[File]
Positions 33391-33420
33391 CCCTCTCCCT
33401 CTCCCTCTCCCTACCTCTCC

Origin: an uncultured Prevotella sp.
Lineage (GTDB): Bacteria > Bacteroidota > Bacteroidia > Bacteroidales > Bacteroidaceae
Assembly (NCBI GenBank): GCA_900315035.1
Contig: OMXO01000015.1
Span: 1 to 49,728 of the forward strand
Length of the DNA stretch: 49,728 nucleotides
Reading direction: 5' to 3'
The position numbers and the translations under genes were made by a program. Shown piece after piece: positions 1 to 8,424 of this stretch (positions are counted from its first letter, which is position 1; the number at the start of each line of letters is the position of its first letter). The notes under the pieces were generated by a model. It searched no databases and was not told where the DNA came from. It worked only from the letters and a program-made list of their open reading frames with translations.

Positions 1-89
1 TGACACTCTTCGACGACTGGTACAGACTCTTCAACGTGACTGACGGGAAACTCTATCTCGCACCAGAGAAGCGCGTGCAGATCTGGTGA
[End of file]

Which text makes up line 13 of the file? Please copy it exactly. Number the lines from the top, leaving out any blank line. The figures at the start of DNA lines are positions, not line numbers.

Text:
1 TGACACTCTTCGACGACTGGTACAGACTCTTCAACGTGACTGACGGGAAACTCTATCTCGCACCAGAGAAGCGCGTGCAGATCTGGTGA